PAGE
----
My, my we are feeling feisty today...

Take, for example, Sailormoon's Date. When I first played it, I thought maybe Patrick had slipped an actual tune to me but no, there were plenty of wtf moments but not as many as on some of his more notorious tracks. In fact, Sailormoon's Date sounds positively normal and I never suspected that one day I would use that word in conjunction with anything from this quarter. If, like me, you are fascinated by Japanese anime, the the name Sailor Moon will already be extremely well known. Now a worldwide phenomenon, the cartoon features the usual plethora of underage females and deep, seemingly mystical plotlines. Here, is where Patrick and I are in complete agreement - Asian women really are the best.

But not, I contend, the under age ones.

My only real quibble about this track (also another first I suspect) is that the whole tune is carried almost entirely in high register and, I have to be honest, it started to really grate on my after a while. Mind you the same thing happens to me with some anime shorts music so guess it's about right. As I say, possibly one of the most musical tracks I have ever heard from Patrick Lew which shows that - despite his record - he has all this stuff inside him. We just haven't see it come out of its nervous state yet. Gawd knows why it would be nervous though after some of the stuff he has made us all listen to, better is a blessing. I think you'd have to like both anime and soundtracks to really get much out of this but for Patrick, it's positively commercial.

Recommended Anime soundtrack.

Sunday, July 19, 2009

Thomas J Marchant - Nancy 2009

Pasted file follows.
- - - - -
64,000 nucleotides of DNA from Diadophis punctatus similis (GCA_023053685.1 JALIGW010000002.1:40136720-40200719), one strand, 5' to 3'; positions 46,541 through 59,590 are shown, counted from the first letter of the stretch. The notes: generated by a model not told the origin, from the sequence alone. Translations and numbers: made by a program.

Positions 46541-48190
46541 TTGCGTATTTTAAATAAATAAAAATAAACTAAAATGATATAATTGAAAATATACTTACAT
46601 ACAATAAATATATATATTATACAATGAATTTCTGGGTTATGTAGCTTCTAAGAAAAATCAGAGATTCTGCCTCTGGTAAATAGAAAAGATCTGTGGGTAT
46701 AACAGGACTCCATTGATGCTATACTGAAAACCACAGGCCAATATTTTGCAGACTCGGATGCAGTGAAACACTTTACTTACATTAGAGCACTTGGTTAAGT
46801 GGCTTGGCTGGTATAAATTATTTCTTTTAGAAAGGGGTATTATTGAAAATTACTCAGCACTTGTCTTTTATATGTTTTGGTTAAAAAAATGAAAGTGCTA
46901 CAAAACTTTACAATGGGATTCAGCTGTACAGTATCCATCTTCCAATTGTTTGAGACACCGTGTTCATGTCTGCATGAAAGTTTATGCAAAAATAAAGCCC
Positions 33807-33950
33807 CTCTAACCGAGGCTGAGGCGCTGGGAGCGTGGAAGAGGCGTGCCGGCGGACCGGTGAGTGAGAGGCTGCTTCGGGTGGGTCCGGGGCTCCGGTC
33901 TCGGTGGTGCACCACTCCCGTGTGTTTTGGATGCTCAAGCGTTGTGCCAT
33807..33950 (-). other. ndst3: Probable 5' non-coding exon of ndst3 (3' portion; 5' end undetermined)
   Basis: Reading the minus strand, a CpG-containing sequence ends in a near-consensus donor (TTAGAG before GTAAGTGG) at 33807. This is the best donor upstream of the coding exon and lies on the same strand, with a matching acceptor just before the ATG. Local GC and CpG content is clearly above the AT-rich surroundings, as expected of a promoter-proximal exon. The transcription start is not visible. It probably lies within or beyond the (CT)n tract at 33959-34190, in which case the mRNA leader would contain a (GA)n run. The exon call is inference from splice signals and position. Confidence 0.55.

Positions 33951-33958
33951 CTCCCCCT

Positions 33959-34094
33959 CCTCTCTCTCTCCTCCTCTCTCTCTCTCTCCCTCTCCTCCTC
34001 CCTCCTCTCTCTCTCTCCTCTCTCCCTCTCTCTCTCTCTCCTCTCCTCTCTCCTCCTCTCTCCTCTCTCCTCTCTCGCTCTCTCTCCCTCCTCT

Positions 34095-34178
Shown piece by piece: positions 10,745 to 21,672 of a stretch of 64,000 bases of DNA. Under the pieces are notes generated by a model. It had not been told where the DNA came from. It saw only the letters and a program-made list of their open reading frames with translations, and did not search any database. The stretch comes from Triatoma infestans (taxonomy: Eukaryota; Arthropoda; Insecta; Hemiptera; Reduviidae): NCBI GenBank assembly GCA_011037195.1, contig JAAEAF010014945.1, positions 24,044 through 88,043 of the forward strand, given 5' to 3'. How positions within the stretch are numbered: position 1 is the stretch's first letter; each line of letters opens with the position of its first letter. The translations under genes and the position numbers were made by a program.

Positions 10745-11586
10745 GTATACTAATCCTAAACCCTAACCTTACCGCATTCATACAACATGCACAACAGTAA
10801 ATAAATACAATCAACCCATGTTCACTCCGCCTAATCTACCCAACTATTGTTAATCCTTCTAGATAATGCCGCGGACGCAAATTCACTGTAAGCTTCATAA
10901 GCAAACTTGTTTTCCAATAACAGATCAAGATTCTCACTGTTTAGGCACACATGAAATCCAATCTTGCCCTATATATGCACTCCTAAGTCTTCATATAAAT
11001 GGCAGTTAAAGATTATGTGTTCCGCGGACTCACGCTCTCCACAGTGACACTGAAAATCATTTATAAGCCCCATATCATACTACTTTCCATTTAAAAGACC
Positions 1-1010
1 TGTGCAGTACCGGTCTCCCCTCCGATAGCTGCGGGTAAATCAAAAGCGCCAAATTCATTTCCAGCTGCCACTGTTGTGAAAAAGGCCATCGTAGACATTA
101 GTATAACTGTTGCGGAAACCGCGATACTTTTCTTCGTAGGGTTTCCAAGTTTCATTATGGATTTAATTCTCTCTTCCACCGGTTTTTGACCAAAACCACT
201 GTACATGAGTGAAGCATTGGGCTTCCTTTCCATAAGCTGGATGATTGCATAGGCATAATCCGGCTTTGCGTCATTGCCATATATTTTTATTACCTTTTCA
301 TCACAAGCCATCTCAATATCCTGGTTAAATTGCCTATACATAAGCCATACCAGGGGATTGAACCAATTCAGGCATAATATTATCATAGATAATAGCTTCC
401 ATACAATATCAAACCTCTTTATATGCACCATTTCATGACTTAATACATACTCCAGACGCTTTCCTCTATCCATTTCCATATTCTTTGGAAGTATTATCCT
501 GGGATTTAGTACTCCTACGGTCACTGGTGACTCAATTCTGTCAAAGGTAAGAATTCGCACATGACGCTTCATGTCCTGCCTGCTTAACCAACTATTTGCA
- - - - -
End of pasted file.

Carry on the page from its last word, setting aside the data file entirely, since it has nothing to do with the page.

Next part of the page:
Hear The Track Here

In what seems like a lifetime of reviewing tracks from one Thomas J Marchant - in all his various guises - I have dished out some harsh judgements, especially in his Station for Imitation personna which never sat well with me. However, things turned around somewhat when he adopted the name Antennaheadz and - surprise, surprise - changed tack quiet dramatically. Loveless Blues (October 2007) scored Thomas's very first Must Have ever from me and Mr Panache (November 2007) did the same, indicating that the change of direction was a passing phase. Since then not only has he become my Artist Of The Year 2008, he's gained a few more high rating from me into the bargain.

Matter of fact, I reviewed the original of this track and - to prove that not everything was rosy always - I wrote that 'this is nothing like as inventive as other tracks we've already discussed and probably wouldn't appeal outside of fans and admirers'. Having said that, the original featured just guitar and vocals for the most part and I know that Thomas has improved that side of his work considerably since then. As lo-fi as the original was, so to is this extended mix, although in a totally different way. One thing is immediately obvious so I warn you ahead of time, the vocal is totally swimming against a tsunami of reverb and delay and takes some getting used to.